A couple of weeks ago Mark Suster wrote an excellent blog post stating that a leaderless seed round with multiple angels and VCs is a bad idea for startups because no single investor will feel obligated to take responsibility and step up to the plate when the company needs help. In general, there is a lot of truth to this statement. With more investors on board, it is inevitiable that there will be less individual accountability and a smaller sense of responsibility for each investor.
However, seed rounds are here to stay and more and more VCs are jumping into the fray everyday. So if you’re about to raise capital, I don’t think the sole question should be how many VC investors is too many. Perhaps the more important question you should ask yourself is:
Am I getting married to the right investors?
Is your VC firm going to step up to the plate when you need them the most? At GiveForward we closed a “leaderless” seed round earlier this year with a mix of 12 VC, micro-VC, and angel investors. Coincidentally, shortly after Mark’s blog post came out, we actually had the opportunity to test out this theory.
Last week, we had a major crisis looming that had the potential to temporarily shut down functionality on the site. Instead of sending out our regular monthly investor newsletter, we wrote an email to our investors asking for immediate help. Within an hour, a handful of them jumped into action and went to bat for us calling up their CEO friends and cashing in favors to make sure we averted this potential crisis.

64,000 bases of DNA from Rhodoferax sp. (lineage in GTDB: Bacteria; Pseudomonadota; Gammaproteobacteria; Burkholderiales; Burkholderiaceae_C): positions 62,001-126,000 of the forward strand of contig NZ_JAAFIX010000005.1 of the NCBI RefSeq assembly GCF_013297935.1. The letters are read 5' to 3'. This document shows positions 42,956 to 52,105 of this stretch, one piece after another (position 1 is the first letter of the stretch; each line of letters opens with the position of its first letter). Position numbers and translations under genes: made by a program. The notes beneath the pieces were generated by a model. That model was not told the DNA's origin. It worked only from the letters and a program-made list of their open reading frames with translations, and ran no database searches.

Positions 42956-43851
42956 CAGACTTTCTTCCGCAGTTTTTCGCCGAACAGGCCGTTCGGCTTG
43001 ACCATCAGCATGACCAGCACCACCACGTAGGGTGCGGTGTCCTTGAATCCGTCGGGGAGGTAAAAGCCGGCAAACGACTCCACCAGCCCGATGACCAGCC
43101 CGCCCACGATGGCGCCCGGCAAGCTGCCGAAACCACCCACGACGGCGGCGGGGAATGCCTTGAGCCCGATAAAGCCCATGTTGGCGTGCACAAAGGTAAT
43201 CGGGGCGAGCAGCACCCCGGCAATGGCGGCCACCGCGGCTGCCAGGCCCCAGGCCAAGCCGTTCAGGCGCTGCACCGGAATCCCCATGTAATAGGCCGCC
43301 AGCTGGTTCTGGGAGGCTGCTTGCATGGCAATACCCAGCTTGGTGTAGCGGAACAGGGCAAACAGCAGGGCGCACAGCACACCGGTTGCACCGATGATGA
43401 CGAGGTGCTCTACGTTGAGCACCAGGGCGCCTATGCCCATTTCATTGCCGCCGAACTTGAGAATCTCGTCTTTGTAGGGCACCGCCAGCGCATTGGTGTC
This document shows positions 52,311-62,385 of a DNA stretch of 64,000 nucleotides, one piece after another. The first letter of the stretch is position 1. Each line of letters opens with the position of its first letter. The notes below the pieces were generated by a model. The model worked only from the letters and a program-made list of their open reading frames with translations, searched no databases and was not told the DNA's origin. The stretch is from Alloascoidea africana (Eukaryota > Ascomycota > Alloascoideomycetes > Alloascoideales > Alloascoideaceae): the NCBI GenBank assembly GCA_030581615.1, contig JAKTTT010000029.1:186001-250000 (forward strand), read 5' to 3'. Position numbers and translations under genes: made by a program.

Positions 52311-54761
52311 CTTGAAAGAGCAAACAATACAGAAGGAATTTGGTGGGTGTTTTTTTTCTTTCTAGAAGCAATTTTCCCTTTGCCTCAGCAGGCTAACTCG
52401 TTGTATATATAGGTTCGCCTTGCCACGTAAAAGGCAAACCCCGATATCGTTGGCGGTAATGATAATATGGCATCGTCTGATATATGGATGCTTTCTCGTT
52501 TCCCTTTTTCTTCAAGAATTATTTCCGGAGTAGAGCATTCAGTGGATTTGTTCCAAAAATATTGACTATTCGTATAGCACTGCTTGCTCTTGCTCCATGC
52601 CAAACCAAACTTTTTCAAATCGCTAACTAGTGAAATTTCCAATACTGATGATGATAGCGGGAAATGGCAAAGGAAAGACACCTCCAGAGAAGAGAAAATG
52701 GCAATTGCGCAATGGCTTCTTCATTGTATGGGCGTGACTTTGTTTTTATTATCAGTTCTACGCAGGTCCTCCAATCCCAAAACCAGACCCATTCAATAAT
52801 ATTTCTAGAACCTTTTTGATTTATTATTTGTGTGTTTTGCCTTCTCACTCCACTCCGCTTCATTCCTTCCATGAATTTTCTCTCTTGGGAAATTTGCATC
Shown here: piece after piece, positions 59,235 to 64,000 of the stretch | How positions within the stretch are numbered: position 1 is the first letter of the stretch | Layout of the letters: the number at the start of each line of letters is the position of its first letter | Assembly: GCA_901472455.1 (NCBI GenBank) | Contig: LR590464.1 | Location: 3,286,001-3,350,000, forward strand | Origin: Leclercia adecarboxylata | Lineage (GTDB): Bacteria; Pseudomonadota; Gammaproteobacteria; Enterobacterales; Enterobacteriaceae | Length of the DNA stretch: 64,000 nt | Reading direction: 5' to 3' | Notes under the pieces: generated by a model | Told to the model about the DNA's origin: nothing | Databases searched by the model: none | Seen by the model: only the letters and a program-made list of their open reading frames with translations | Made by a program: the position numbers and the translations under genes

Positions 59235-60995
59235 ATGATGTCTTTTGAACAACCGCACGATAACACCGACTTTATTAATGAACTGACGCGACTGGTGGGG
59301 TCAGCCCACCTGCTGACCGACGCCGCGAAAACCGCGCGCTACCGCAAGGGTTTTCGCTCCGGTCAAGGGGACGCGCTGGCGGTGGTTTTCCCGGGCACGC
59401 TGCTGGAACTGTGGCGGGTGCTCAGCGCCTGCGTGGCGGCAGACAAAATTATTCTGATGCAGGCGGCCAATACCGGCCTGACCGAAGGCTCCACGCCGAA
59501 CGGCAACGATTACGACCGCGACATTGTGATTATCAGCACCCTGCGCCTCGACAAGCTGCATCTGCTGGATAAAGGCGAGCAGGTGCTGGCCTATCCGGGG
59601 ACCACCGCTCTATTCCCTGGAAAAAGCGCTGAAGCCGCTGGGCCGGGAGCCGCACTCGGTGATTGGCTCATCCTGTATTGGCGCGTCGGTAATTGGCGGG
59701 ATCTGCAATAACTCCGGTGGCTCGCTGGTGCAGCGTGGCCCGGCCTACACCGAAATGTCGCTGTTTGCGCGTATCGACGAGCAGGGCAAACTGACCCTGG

In particular, Matt McCall at New World Ventures stepped up to the plate a delivered for us big time. The reason this is notable is because GiveForward is by far the smallest investment in New World’s entire portfolio. From a purely economic standpoint, it doesn’t make sense for New World to devote time and energy to helping us on a regular basis — the opportunity cost of diverting time away from their larger investments in order to spend time with GiveForward is simply too big. Yet, Matt treats us with the same amount of respect as any of New World Venture’s big portfolio companies. To me, this speaks volumes about Matt’s character and the character of the firm.
Bottom line: I will defer to Mr. Suster on this subject as he has much more experience than I do and I think he’s correct that you don’t want five VCs coming into your seed round (allowing five VCs to invest in your seed round would lead to infighting about who leads the Series A if you’re successful). But I will say that if you seek out investors like Matt McCall who truly care about your company and support what you are doing, then it shouldn’t matter if you have a “leaderless” seed round with two or perhaps even three VCs backing you. When the time comes and you need them the most, the quality VCs are going to have your back.